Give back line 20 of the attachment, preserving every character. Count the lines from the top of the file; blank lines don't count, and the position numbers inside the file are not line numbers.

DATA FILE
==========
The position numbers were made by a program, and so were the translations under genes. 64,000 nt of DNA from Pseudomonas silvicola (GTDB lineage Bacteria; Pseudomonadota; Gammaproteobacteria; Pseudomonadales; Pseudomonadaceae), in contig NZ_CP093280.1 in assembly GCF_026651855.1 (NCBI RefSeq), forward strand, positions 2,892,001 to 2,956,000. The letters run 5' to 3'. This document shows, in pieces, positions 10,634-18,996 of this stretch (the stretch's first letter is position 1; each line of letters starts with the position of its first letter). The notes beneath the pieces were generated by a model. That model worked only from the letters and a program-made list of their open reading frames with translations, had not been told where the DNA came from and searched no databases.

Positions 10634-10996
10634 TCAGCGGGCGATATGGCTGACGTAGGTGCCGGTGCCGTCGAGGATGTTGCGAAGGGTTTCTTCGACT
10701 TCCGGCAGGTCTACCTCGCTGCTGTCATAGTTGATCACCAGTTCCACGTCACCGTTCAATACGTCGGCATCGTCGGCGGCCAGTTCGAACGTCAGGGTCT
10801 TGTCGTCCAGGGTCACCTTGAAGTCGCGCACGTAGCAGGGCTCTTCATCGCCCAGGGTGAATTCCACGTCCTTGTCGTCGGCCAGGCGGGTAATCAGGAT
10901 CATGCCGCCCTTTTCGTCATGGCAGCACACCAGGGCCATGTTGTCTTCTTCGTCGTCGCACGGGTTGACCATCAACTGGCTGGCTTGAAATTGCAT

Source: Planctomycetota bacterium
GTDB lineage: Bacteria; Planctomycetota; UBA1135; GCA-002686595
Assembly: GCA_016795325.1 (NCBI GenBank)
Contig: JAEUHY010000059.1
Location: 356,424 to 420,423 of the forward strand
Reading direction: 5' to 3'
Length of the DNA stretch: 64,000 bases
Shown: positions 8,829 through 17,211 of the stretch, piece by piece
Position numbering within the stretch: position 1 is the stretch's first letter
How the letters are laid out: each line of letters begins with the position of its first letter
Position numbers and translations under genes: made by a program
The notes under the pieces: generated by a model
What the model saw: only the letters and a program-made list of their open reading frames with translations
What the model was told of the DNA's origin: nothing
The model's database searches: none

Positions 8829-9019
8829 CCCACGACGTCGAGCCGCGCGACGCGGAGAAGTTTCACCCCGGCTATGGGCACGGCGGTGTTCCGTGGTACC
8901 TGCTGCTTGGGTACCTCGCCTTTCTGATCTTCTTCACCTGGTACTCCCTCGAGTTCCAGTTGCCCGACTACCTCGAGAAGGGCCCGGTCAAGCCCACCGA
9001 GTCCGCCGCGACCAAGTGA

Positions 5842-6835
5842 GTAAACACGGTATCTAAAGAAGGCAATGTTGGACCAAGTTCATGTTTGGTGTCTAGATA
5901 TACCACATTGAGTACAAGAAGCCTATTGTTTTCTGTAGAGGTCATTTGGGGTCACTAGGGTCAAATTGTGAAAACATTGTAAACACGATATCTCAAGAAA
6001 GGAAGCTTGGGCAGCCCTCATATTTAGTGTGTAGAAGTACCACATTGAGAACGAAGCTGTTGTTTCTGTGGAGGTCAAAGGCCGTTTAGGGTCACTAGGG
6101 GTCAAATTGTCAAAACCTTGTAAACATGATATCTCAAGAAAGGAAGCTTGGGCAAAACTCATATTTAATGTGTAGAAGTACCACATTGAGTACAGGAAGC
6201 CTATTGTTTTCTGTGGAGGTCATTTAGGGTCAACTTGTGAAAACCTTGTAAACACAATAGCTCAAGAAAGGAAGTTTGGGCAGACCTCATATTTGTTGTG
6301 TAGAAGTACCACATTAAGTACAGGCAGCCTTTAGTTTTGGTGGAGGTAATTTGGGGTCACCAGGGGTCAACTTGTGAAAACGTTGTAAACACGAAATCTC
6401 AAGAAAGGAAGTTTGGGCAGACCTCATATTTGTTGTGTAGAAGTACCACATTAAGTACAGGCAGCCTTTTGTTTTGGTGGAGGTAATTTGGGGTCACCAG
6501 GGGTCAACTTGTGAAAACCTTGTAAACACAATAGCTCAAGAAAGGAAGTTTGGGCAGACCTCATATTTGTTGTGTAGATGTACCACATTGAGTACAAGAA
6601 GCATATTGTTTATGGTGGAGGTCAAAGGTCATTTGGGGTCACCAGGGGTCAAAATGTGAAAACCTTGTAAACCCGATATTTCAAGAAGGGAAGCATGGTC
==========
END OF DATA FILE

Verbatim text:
What the model was told of the DNA's origin: nothing